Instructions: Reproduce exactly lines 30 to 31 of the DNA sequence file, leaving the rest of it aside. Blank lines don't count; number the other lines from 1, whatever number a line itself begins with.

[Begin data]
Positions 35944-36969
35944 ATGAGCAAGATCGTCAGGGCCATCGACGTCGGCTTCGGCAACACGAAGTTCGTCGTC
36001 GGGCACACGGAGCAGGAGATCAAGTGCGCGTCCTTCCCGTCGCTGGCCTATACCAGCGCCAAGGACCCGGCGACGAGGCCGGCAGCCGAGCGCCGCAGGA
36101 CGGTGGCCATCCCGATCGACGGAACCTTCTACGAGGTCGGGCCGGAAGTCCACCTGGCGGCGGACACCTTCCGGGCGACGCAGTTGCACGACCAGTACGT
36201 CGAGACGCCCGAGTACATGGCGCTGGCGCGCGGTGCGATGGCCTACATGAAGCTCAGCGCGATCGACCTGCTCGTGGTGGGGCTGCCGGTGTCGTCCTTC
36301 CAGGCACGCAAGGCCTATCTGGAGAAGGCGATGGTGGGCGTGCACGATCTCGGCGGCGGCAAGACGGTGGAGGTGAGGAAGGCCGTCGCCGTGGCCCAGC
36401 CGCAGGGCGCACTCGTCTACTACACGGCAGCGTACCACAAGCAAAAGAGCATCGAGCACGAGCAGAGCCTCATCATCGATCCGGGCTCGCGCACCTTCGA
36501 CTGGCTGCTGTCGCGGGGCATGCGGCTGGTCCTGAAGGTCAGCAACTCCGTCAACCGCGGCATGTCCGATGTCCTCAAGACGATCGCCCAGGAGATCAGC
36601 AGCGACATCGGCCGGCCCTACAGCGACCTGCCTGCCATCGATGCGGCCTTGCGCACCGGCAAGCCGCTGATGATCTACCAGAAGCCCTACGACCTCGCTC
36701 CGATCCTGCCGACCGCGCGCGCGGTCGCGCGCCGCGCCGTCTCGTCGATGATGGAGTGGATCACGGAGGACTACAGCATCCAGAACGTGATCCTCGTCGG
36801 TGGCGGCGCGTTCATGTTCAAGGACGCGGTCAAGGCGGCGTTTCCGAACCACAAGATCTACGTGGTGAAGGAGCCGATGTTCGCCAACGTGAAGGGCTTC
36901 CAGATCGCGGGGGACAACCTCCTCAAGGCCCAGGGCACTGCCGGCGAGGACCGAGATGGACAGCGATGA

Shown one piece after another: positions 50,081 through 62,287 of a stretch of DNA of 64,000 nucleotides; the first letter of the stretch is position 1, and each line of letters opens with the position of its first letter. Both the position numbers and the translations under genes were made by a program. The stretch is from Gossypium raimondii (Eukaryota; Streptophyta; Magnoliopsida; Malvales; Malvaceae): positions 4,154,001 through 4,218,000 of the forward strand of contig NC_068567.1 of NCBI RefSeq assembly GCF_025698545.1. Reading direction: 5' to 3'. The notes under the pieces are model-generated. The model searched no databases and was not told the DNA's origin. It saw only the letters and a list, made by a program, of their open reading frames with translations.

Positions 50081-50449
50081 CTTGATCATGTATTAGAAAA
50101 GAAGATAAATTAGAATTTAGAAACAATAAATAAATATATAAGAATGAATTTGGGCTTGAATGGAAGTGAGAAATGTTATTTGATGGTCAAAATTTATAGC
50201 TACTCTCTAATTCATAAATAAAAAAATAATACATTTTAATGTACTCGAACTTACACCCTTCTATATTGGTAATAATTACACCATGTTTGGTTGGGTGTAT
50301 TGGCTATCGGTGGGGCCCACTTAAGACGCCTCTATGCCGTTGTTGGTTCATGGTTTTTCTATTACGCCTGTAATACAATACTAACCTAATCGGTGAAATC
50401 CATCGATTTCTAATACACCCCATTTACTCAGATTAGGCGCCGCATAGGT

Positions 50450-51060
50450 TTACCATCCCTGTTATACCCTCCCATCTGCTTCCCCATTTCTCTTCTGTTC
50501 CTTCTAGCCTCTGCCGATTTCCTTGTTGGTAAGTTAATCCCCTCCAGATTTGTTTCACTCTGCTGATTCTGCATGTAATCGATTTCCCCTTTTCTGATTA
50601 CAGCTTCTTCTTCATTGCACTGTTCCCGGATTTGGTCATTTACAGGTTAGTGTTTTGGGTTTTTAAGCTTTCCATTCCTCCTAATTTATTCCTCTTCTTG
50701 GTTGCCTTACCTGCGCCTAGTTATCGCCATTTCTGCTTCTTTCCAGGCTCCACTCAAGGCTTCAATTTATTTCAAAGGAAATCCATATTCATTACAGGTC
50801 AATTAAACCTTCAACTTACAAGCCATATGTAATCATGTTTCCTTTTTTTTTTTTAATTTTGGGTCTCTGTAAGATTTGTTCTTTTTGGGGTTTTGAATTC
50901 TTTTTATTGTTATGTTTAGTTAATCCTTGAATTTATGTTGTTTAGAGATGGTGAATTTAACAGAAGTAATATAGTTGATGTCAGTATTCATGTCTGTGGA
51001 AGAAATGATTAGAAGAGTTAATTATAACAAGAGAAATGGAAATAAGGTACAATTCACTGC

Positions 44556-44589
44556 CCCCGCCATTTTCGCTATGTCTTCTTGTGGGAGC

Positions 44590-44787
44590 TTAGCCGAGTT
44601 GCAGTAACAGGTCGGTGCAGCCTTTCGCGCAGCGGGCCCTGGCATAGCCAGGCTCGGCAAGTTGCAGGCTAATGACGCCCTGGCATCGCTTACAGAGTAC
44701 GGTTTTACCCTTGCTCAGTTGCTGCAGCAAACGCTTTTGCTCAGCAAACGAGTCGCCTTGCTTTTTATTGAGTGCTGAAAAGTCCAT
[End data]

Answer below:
Positions 44590-44787
44590 TTAGCCGAGTT